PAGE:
A Muslim Gives Thanks

Few things are more Islamic than thanking God for His blessings.

BY: Hesham A. Hassaballa

 

Thanksgiving

is an American cultural tradition that is wholly consistent with Islamic principles. Typically, American Muslims (including my family) get together with their families and have dinner together on Thanksgiving, usually because everyone has a day off on Thanksgiving, and so it is convenient and natural for families to come together.

In the past, I never gave the concept of Thanksgiving much thought, but that is changing now. Even though the story of Thanksgiving has a Christian backdrop, few things are more Islamic than thanking God for His blessings.

It is God alone who created me and gave me life, breath, and sustenance. He nurtures me and comes to my aid when I ask (or don't ask) Him. Simply saying, "Thanks, Lord" and continuing to sin against him is to show the utmost ingratitude. And so, since He has given me so much, we Muslims ask: isn’t it only fair that my will be trumped by His? This is the best way to show my thanks to God, on Thanksgiving and beyond.

For instance, the stock market has taken quite a beating in recent months. Many Americans have had their nest eggs wiped out. If I had money in the stock market (which I don't, fortunately or unfortunately), it would be tempting to funnel all the money into bonds or other interest-bearing investments.

Yet as a Muslim, I show my gratitude for God's blessings differently. Islam prohibits me from earning money from usury, and thus, bonds, bank certificates of deposit, or even simple money market accounts are out of the question. Either I tough out the storm in the markets, or I pull out altogether.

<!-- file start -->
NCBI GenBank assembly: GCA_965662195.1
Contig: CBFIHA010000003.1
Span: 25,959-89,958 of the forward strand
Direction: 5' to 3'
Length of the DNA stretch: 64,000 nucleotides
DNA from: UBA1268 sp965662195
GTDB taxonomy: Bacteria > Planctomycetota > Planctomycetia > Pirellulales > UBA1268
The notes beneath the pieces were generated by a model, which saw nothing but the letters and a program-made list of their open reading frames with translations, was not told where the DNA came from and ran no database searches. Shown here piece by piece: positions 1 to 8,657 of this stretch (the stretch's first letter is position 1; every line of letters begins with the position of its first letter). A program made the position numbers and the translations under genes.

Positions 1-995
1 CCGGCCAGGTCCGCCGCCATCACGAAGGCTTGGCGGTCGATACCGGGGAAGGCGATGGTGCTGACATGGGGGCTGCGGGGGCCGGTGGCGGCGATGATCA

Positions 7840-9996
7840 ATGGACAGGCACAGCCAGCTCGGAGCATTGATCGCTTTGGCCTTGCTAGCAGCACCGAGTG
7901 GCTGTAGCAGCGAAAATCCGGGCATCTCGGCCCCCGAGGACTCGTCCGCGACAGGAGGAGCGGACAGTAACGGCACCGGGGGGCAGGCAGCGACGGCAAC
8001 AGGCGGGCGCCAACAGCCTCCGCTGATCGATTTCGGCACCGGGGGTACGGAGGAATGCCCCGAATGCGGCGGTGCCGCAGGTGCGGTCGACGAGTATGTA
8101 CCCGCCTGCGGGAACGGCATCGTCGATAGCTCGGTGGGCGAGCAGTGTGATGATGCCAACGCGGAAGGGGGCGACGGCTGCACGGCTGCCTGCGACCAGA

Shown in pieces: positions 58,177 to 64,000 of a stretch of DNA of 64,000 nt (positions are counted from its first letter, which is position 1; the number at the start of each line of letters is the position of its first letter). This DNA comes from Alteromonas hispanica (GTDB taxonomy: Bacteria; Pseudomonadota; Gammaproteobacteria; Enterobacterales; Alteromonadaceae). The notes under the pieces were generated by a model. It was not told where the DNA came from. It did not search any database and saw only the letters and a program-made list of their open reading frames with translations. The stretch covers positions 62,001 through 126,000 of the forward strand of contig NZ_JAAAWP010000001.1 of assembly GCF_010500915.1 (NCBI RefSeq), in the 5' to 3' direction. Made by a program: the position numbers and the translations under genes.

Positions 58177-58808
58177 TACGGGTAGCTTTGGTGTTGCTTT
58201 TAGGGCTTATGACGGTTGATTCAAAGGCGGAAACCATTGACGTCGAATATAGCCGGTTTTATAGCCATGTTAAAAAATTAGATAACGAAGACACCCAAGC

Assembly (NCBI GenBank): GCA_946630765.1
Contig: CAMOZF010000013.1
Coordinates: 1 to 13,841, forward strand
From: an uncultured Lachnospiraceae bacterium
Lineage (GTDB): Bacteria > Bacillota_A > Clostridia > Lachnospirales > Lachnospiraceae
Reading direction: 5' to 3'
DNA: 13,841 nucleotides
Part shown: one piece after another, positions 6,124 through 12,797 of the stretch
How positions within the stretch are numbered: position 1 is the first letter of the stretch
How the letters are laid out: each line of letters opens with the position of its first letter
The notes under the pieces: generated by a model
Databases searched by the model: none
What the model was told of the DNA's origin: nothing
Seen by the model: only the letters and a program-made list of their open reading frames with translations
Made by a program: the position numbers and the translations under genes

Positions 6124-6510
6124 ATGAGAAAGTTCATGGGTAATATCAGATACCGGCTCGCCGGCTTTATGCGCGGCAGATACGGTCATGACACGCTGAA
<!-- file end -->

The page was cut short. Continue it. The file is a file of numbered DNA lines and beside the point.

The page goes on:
Islam embraces the idea of the need for occasional entertainment; it is essential to help us relax and rejuvenate. That entertainment, however, must occur with some limitations. Alcohol and gambling, for instance, must not be in any Islamic entertainment program. Thus, I will not be hitting the slot machines any time soon.

I graduated from Marquette University in Milwaukee, and if you did not drink, there was basically nothing to do on a Friday or Saturday evening. I remember quite a few lonely Saturday nights where all my drinking friends (including some Muslims) would be out at parties, and my non-drinking friends were unavailable. I would sit in my dorm room, sad and alone, watching the evening news, then "Saturday Night Live," then "Showtime at the Apollo." It was tough, but going out and drinking with my friends never was an option for me. Better to be lonely on a Saturday night than be ungrateful to God and sin against Him.

I have had many discussions with people about Islam’s (and Judaism’s) prohibition against eating pork. Many have told me that the rationale for prohibiting pork was that, when the Hebrew Bible and the Qur’an were written, sufficient methods to sanitize meat did not exist, and it was likely people got sick after eating the flesh of swine. Now, however, eating pork is safe and there is no problem, despite what the religions say. I beg to differ. Islam (and Judaism) explicitly prohibits eating pork, and so I bypass the bacon and pass on the pepperoni.

During medical school, I attended meetings after class where pizza was served. To my chagrin, the meeting organizers would order only ONE vegetable pizza, and EVERYONE, being calorie conscious, would eat from the vegetable pizza, leaving me pathetic scraps. This has happened to me time and again, but I would never consider having even one slice of pizza with pork on it. Taking the pepperoni off the slice does not count, either, because of the grease left on the slice. I do not mind, however. God said, "No," and I said, "Yes, sir."

In the Qur'an, one comes across this statement: "How can you reject faith (or be ungrateful) seeing that you were dead and [God] gave you life; then He will cause you to die and again bring you to life; and again to Him you will return" (2:28). God has shown His undying love for me by giving me so much in life. It is time for me to show my love for and gratitude to Him by being a willing, submitting servant.

Simply saying "Thanks" to God, although important, is not enough for me. Saying you love someone is nice; but showing you love someone through your actions is much more powerful.

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